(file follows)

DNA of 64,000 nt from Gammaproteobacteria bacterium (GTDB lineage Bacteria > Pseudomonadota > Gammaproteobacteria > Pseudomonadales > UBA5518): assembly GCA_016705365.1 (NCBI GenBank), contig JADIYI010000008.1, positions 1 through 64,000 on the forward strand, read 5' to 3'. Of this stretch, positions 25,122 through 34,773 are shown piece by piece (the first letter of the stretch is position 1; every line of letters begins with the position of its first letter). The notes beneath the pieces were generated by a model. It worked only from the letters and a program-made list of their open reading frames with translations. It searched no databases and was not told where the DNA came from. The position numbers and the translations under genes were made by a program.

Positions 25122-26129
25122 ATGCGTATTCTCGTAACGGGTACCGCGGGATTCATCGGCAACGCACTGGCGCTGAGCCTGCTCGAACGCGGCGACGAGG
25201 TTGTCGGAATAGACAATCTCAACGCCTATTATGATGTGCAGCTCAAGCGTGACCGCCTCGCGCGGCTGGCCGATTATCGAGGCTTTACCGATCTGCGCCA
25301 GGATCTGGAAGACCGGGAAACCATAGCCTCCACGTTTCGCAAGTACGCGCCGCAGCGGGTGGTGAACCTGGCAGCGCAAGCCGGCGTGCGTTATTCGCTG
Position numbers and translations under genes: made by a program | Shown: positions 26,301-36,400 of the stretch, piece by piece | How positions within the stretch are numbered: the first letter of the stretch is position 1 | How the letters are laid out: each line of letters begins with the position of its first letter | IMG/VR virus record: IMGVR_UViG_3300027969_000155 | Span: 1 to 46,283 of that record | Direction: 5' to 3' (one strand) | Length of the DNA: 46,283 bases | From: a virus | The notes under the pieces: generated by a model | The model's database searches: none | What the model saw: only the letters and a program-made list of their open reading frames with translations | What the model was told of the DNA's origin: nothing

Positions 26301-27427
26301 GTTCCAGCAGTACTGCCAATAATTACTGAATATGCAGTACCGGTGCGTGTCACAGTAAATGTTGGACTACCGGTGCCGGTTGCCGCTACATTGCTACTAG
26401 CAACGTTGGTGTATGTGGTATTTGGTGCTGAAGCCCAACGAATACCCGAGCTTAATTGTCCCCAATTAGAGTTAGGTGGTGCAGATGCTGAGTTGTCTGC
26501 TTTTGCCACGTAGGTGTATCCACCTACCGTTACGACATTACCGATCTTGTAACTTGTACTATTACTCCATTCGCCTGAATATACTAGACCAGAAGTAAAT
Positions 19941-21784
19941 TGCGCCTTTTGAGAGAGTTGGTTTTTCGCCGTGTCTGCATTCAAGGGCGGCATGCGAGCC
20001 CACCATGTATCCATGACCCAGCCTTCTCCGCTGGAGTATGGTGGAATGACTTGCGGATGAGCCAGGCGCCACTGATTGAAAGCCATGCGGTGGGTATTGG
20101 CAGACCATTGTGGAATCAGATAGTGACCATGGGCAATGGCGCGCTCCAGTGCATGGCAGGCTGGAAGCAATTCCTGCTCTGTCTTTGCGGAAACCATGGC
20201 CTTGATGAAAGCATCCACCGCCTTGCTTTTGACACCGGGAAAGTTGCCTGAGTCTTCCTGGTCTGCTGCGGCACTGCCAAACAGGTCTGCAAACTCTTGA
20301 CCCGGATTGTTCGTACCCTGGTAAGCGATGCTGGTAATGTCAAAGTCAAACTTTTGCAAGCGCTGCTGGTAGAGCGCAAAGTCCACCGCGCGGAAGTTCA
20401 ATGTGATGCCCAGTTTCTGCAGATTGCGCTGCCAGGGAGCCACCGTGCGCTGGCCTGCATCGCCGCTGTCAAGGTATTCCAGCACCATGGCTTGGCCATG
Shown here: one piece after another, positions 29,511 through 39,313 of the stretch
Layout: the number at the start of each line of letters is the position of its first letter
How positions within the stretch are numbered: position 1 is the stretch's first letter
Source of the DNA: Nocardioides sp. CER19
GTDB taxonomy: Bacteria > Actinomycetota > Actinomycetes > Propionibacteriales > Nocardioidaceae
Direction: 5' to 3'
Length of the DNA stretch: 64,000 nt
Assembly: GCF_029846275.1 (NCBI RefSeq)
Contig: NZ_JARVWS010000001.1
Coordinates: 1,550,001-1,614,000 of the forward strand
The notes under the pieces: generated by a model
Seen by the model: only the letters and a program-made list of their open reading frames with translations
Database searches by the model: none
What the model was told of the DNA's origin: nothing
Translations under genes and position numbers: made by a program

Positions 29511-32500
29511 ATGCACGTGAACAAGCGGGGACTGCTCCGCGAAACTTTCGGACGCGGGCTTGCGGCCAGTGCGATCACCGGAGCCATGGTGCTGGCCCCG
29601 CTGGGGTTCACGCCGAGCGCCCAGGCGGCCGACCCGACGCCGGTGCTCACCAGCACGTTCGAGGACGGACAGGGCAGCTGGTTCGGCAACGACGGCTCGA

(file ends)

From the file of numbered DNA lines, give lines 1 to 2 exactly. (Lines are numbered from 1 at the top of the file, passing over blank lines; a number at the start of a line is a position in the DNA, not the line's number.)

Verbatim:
DNA of 64,000 nt from Gammaproteobacteria bacterium (GTDB lineage Bacteria > Pseudomonadota > Gammaproteobacteria > Pseudomonadales > UBA5518): assembly GCA_016705365.1 (NCBI GenBank), contig JADIYI010000008.1, positions 1 through 64,000 on the forward strand, read 5' to 3'. Of this stretch, positions 25,122 through 34,773 are shown piece by piece (the first letter of the stretch is position 1; every line of letters begins with the position of its first letter). The notes beneath the pieces were generated by a model. It worked only from the letters and a program-made list of their open reading frames with translations. It searched no databases and was not told where the DNA came from. The position numbers and the translations under genes were made by a program.

Positions 25122-26129